A quick ten minute nap after lunch helps you keep fresh and energetic for rest of the day. But do you know why we don’t feel a similar urge after our breakfast ? Sleep researchers at University of Manchester have some answers:
It is the nerve cells in the brain that keep us alert when the body needs fuel [read food]. But once we eat and that hunger is sated, the nerve cells are also turned off. Glucose – the sugar found in foods – stops these cells from producing signals to keep people awake.
According to researchers, we do not get tired after eating breakfast because we are on the rising phase of our circadian rhythm.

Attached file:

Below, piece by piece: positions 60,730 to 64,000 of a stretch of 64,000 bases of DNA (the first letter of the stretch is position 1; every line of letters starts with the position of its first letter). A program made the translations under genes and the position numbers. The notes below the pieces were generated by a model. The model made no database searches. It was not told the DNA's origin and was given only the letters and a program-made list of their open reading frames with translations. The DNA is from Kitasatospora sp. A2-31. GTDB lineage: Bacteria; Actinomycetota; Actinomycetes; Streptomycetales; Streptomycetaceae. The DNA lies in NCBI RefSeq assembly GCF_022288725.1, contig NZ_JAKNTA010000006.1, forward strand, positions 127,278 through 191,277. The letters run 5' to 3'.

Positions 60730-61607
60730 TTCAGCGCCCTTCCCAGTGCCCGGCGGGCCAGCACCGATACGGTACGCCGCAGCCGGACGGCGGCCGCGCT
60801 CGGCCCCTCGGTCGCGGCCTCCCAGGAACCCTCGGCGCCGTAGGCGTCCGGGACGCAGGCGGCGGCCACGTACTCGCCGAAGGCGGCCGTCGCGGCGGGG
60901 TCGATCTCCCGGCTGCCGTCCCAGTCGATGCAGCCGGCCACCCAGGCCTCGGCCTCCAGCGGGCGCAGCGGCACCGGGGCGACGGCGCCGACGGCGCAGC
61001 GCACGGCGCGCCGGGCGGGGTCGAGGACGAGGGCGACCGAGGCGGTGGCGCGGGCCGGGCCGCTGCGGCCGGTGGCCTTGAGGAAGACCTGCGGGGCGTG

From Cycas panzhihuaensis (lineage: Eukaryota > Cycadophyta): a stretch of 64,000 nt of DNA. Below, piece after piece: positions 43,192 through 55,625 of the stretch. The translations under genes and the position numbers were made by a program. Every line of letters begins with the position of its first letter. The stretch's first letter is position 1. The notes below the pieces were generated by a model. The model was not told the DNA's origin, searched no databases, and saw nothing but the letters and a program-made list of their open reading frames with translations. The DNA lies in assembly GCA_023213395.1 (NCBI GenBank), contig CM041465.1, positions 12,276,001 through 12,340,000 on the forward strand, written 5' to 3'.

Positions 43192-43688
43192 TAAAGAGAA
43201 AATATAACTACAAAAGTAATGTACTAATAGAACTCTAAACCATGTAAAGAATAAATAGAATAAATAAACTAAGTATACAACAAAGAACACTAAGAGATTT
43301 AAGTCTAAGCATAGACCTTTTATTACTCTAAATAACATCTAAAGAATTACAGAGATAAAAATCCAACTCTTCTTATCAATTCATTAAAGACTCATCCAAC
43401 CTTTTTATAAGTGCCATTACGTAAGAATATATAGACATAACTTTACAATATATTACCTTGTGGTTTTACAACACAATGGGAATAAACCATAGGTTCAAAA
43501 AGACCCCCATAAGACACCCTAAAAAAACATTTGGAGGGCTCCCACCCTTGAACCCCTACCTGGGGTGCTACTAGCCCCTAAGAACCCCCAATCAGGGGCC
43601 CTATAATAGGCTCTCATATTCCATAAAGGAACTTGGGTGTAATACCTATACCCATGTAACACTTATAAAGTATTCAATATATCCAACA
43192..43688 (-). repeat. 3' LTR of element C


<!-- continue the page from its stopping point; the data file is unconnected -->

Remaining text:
According to Neil Stanley, director of sleep research at the Human Psychopharmacology Research Unit Medical Research Centre at the University of Surrey says:
“This research perhaps sheds light on why our European friends are so fond of their siestas. We naturally have a dip in alertness around 2pm to 4pm that happens whether we eat lunch or not. We also do not get tired after eating breakfast because we are on the rising phase of our circadian rhythm“
Source: Why we snooze after Sunday lunch